Pen and Brush is the only nonprofit organization dedicated to creating a platform for women in the literary and visual arts by showcasing high-quality, professional work. We believe that art and literature created by women deserves to be recognized and valued on its merit – not judged by the gender of the maker.Our Vision Donate
Our new state-of-the-art facilities will accommodate the exhibition of all forms of visual arts and promote our electronic literary publications under our imprint, P&B Books. We are anticipating the first exhibition and publications later this year.Learn More
Read interviews with curators Rick Kinsel, Joni Evans, Kate Angus, and Carey Salerno in this ongoing series where our curators share their experience and perspectives on the field and their work with P+B. Learn more about the arts and literary professionals reviewing submissions for exhibtions and publications in 2015.
Celebrating 120 years with the acquisition of new space, our new facility is undergoing a complete renovation. When we open our 5,500 square foot space later this year, we will present exceptional work by women to collectors, curators, editors, agents, publishers, and the public.
Literary publishing is a notoriously cutthroat business. The industry is alarmingly subjective and there are an increasing number of books published each year, making it more difficult than ever to cut through the clutter. But if you look more closely at the numbers, the challenge of having a literary work published is particularly difficult for women.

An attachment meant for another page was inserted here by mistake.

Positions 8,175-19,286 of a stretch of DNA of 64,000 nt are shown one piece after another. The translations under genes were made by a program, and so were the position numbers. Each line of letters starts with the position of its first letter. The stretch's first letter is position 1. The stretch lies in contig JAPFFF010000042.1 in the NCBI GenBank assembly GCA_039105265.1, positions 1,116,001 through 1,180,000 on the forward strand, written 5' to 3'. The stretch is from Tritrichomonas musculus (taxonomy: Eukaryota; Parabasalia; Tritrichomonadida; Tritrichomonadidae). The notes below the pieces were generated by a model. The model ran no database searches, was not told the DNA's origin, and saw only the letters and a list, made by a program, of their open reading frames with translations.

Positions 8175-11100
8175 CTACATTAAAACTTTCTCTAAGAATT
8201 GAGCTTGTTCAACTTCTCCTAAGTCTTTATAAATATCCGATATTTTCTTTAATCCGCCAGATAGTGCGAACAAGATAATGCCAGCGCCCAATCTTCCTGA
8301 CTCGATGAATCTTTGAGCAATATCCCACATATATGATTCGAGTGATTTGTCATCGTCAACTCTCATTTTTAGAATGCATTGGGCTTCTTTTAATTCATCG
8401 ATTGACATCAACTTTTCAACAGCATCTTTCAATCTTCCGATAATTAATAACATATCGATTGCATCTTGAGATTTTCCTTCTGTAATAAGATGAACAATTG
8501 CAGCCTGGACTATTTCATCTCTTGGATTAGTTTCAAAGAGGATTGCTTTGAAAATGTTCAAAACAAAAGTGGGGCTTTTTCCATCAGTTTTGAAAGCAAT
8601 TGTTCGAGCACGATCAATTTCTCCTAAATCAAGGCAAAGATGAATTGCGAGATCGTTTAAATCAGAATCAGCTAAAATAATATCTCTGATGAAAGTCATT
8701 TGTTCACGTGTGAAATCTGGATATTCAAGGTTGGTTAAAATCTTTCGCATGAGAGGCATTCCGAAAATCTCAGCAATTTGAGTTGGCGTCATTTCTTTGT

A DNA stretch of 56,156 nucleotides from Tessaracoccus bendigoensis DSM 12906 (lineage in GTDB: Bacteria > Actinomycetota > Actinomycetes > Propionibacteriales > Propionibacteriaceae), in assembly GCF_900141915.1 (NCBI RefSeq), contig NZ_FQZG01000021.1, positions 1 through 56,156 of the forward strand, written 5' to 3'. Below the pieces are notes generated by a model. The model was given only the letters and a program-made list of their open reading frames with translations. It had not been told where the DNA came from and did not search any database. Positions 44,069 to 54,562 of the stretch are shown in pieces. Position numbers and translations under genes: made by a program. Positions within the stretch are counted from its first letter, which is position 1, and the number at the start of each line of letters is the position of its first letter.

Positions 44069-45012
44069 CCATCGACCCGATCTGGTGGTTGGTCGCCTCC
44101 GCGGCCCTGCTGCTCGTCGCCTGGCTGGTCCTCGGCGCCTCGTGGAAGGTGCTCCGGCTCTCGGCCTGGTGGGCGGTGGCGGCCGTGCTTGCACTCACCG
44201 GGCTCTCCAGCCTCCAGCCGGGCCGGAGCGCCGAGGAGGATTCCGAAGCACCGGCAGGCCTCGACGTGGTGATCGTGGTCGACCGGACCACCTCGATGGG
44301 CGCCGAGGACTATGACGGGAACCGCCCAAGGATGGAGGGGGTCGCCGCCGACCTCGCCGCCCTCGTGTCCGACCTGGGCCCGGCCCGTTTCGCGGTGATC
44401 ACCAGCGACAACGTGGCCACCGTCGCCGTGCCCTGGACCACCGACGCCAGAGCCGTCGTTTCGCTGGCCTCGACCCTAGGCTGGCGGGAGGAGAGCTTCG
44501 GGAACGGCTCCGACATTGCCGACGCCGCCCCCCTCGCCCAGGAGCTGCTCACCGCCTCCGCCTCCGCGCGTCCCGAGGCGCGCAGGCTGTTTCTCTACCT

In this exciting episode of Vagina Chronicles Podcast, we are thrilled to share an incredible opportunity with our listeners who are (or are aspiring to be) professional female artists and writers. We interviewed the Executive Director, Janice Sands, of a 120 year-old nonprofit that intends to facilitate some pretty incredible opportunities for female artists “until it’s just about the art.”
Carey shares what she has learned throughout her career in publishing and her experience as a poet and a writer. Read on for both installments of our conversation, including Carey’s thoughts on diversity, e-publishing, and challenges that exist in the industry.
It's my pleasure to share a conversation I recently had with Kate Angus. Here are some of Kate's insights into the need for publishers to support diverse voices, how the Internet has impacted the way we read, and how emerging writers can find success (hint: keep writing!).